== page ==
Forced marriage convictions are welcome but for many victims stigma is still judge and jury

Forced marriage is still common in some cultures, but younger generations reject it. Rahul Ramachandram/Shutterstock

In the four years since a change in the law regarding forced marriages in England and Wales, there have been two cases where parents have been convicted of forcing their daughters to marry by taking them out of the country to their countries of origin.

One case, in Birmingham in May 2018, involved taking a daughter to Pakistan, the other – in Leeds, also in May 2018 – involved a couple luring their daughter to Bangladesh for a forced marriage. These were the first convictions of their kind in England. In 2015, a man was jailed for forced marriage (among other offences) after a Welsh court found he had raped and blackmailed a woman into marrying him.

These cases are remarkable, not least for the courage demonstrated by the young survivors in speaking out. But to what extent do these judgements represent justice in the eyes of those who have survived forced marriage – and what hurdles must they overcome to obtain it?

Our research team at the Centre for Gender and Violence Research at the University of Bristol have researched forced marriage as part of the wider work on justice, inequality and gender-based violence. A key issue that emerged from our interviews with survivors was that those escaping forced marriage felt a strong sense of injustice, often experienced as a sense of loss of identity, and loss of belonging with their family.

Earlier research drawn up for a report into honour violence by Her Majesty’s Inspectorate of Constabulary found that survivors of forced marriage are hesitant to approach the police and seek criminal justice relief due to fear of reprisals, particularly of being ostracised by their community.

Yet most victims of forced marriage are coerced into the marriage by parents, siblings and wider family members through a range of physically and emotionally abusive behaviours. Most significantly there is a lack of acceptance that young women have a right to self-determination, particularly in the choice of their partner. Our current research on justice lends further weight to this – survivors we interviewed explained that the lack of acceptance by the wider community of their right to their own life was itself a form of injustice.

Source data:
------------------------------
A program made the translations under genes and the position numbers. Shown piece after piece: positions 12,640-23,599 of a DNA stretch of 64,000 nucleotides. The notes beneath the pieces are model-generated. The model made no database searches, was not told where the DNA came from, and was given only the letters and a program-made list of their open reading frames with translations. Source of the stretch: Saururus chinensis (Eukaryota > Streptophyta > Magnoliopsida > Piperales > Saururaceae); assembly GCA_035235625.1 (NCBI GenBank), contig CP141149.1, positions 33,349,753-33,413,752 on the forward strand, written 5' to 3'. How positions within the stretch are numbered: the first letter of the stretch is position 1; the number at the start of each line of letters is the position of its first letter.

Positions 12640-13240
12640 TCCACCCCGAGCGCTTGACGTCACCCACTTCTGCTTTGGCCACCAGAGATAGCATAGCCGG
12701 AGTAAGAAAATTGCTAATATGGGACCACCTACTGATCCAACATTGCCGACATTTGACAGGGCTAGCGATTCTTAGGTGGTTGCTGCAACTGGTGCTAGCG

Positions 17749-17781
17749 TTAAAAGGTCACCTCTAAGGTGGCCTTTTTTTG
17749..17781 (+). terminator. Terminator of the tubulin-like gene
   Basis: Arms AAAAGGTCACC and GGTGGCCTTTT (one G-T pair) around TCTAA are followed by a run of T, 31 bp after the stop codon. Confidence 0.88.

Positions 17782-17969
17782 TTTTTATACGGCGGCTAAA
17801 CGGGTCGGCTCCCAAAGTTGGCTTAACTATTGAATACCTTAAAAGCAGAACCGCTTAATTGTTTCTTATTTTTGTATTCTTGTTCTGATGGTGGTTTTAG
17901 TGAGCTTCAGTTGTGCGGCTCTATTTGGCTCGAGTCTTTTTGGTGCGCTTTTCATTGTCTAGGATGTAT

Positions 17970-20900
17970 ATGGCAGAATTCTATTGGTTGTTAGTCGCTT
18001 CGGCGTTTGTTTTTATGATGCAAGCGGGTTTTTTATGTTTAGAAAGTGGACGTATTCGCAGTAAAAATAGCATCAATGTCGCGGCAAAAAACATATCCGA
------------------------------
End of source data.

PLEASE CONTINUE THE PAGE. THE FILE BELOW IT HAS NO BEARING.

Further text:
The voices of unwilling wives

One survivor was a British woman of Pakistani origin, forced into marriage with a man, in and from her country of origin, who escaped the marriage and divorced her husband, but felt that she was still treated as married by the community before she managed to obtain a religious divorce. She stated:

I just wanted that piece of paper [divorce] because that’s the way the community see it and I want it, you know .. He’s claiming I’m his wife … you see there’s technically no divorce so he’s continuing to claim that.

She also felt that the community’s stigmatising of her was unfair:

I was blamed, I was seen as the bad one, I was being further targeted as somehow not doing what I should do as a dutiful daughter, wife or whatever.

Among British Asian women, the fear of and experience of isolation was a barrier in escaping forced marriage situations. A young British woman with Bangladeshi heritage, who was forcibly taken to Bangladesh for marriage reflected on her situation at the time:

My friends [in the UK] were very concerned, they didn’t know what was going on … I did write to them but I didn’t know if my letters did got sent.

Another British Asian woman, who had escaped a forced marriage at age 13 and is now in her 30s, has had no contact with her birth family, due to her decision to refuse the marriage.

Because I was shunned I left home, it was a choice I had to make … Because you’ve taken away my culture, my identity away from me by not allowing me to be … in contact … I couldn’t have contact with my siblings … And I think that is unfair.

Earlier research has also indicated that while there are multiple factors that lead to forced marriage, immigration plays an important role – young women living in Britain are often forced into marriage with men from their countries of origin in order to make it easier for those men to immigrate to the UK. Forced marriage survivors argued that current marriage visa policy is discriminatory and, in addition, is a form of gendered discrimination, as one British Asian woman recalled:

And now he’s even got a visa on the backing of me … he should not have a visa, he’s got that falsely, using my marriage certificate … he forced me to go in and sign papers you know … why can’t that just go even if they can’t get him.

What we’ve found is that survivors of forced marriage and other forms of gender-based violence value the involvement of the police and ultimately criminal intervention. Timely response from the police at the point of crisis is particularly appreciated – and can be what prevents a young woman from being forcibly removed from the country. But the fact remains that complexity – of these women’s ethnicity and feelings of identity toward their country of origin, of immigration laws, and of their place at the heart of a family and wider community – mean that, for many, justice eludes them.

Did you know that The Conversation is a nonprofit reader-supported global news organization?